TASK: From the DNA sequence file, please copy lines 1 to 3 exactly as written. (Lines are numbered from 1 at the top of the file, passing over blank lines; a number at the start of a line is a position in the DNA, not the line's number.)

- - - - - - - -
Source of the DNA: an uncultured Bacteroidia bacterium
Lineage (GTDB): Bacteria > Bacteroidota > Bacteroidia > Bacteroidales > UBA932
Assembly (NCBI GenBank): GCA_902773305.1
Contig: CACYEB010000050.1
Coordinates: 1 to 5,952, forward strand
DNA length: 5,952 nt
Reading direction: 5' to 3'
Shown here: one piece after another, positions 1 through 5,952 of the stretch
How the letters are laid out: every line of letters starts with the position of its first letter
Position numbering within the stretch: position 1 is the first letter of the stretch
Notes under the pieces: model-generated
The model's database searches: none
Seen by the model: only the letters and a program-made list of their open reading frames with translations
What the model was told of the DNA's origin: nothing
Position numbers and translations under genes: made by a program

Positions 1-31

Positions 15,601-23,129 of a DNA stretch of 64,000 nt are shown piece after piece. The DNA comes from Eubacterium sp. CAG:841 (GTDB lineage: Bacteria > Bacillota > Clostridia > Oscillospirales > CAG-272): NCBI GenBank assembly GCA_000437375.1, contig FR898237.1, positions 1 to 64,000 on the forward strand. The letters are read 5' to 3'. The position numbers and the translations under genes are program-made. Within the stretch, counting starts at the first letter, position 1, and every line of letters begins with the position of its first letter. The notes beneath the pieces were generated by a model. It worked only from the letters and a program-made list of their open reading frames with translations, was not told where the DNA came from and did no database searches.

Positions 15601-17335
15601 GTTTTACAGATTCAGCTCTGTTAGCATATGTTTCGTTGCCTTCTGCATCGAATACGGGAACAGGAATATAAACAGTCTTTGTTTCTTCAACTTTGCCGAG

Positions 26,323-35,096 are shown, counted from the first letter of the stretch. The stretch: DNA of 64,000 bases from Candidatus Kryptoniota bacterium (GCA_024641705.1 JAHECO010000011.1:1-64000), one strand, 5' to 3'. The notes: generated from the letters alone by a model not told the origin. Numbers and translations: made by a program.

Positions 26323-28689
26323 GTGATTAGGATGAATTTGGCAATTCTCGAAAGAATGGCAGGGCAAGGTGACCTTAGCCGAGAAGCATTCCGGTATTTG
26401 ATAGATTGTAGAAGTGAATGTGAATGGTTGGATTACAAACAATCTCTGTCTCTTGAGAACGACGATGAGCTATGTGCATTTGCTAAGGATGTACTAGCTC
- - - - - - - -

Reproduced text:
Source of the DNA: an uncultured Bacteroidia bacterium
Lineage (GTDB): Bacteria > Bacteroidota > Bacteroidia > Bacteroidales > UBA932
Assembly (NCBI GenBank): GCA_902773305.1